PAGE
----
Swarm is one of the latest projects to be built on Ethereum and is perhaps the central piece of the entire decentralised ecosystem.
According to its website, Swarm is a censorship-resistant, permissionless, decentralised storage and communication infrastructure.
The main purpose of Swarm is to be a decentralised store for dApp code, user data, blockchain data, and state data.
Swarm sets out to provide various base layer services for Web 3.0. Services include node-to-node messaging, media streaming, decentralised database services, and scalable state-channel infrastructure for decentralised service economies.
An intro to Swarm
Before I dive deeper into Swarm’s technical structure, I should define how data is stored in this decentralised file-storing system.
Swarm’s base-layer infrastructure provides the services mentioned above by allowing each service to contribute resources to each other.
These contributions are accurately accounted for on a peer-to-peer basis, allowing nodes to trade resource for resource while offering monetary compensation to nodes consuming less than they serve.
Swarm is using existing smart contract platforms like Ethereum to implement its incentives model.
There are three main components that make up the Swarm decentralised storage system:
- Chunks: These are pieces of data of limited size (max 4K) that act as the basic unit of storage and retrieval in Swarm. Chunks are linked to addresses.
- Reference: This is a unique identifier of a file that allows clients to retrieve and access the content.
- Manifest: This is a data structure describing file collections. It specifies paths and corresponding content hashes allowing for URL-based content retrieval.
The image above shows how a request is rendered through Swarm. Chunks are represented by hashed information such as page.html or page.css.
Each chunk contains a reference that is in the Manifest, telling the requester how to retrieve and render the information.
Next, let’s take a look at Swarm’s architecture and how data is uploaded and written to different nodes.
Swarm’s stack and architecture
The image below shows how the upload process takes place and how the information is stored in a decentralised manner.
After a blob is received by the Swarm node, it will split said blob into minor and equal chunks of data, then distribute said chunks among different nodes that will automatically sync the data according to each chunk’s timestamp.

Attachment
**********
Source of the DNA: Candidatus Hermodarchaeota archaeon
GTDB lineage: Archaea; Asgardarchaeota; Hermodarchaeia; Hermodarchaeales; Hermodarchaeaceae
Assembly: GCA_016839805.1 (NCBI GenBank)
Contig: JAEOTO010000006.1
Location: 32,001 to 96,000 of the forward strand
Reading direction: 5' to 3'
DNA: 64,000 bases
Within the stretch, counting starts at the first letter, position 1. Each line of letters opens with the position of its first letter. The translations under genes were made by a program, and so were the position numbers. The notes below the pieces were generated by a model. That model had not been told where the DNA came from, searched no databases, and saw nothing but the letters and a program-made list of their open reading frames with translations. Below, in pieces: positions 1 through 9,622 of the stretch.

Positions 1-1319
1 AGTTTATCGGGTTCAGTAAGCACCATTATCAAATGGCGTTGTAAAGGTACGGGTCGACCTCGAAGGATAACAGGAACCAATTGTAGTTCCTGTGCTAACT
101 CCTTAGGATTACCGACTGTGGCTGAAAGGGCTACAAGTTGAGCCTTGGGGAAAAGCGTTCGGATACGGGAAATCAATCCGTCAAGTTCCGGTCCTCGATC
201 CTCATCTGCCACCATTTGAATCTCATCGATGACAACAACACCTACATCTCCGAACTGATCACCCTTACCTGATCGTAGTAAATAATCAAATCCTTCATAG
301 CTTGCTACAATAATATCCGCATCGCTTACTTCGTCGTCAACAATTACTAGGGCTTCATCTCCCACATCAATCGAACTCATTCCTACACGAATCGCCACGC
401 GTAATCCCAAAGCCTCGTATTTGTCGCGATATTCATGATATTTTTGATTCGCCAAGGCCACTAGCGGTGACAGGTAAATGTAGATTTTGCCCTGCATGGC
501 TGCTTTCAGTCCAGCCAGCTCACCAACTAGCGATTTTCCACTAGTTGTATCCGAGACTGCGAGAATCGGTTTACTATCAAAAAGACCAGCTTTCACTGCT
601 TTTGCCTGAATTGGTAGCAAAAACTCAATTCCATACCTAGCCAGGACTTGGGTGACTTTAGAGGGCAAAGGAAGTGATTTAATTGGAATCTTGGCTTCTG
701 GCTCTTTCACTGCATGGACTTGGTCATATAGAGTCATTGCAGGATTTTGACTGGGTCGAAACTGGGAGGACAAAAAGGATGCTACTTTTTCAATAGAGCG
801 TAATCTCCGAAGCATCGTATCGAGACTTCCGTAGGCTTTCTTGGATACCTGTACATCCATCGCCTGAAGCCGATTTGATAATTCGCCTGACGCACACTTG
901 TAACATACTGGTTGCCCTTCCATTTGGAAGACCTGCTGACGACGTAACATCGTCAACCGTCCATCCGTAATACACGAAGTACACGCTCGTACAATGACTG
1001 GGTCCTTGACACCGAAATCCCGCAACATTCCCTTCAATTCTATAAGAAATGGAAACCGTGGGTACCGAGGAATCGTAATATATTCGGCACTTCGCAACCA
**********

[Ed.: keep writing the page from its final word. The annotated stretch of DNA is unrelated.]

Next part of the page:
The DPA, or distributed pre-image archive, will choose which nodes get to store which chunks.
Finally, each bin (0, 1, … , 31) shows how nodes on the same address-space will store related chunks.
The actual storage layer of Swarm consists of two main components: the LocalStore and the NetStore. The LocalStore is composed of an in-memory fast cache (Memstore) and a persistent disk storage (DBStore). The NetStore extends the LocalStore to a distributed storage of Swarm and implements the DPA.
The FileStore is the local interface for storage and retrieval of files. When a file is handed to the FileStore for storage, it chunks the document into a Merkle hash tree and hands its root key back to the caller. This key can later be used to retrieve the document in question in part or whole.
Finally, the FileStore takes the Swarm hash and uses the NetStore to retrieve the root chunk of the document for the user.
From the end user’s perspective, Swarm does not affect navigation or behaviour.
In the background, the difference is that content is hosted on a peer-to-peer storage network instead of individual servers. This peer-to-peer network is self-sustaining due to a built-in incentive system. Incentives are only possible due to the use of a public blockchain that allows trading resources for payment.
Swarm is designed to deeply integrate with the DevP2P multi-protocol network layer of Ethereum as well as with the Ethereum blockchain for domain name resolution (ENS), service payments, and content availability insurance.
Swarm vs IPFS vs Filecoin
To conclude this piece, I would like to underline the key differences between Swarm and other distributed filestores such as IPFS and Filecoin:
- Swarm’s core storage component is an immutable content address rather than a generic DHT (IPFS uses DHT).
- Swarm, Filecoin, and IPFS use different network communication layers and peer management protocols.
- Swarm has deep integration with the Ethereum blockchain and the incentive system benefits from both smart contracts as well as the semi-stable peer-pool. Filecoin uses proof of retrievability as part of mining. IPFS has no incentive mechanism built in.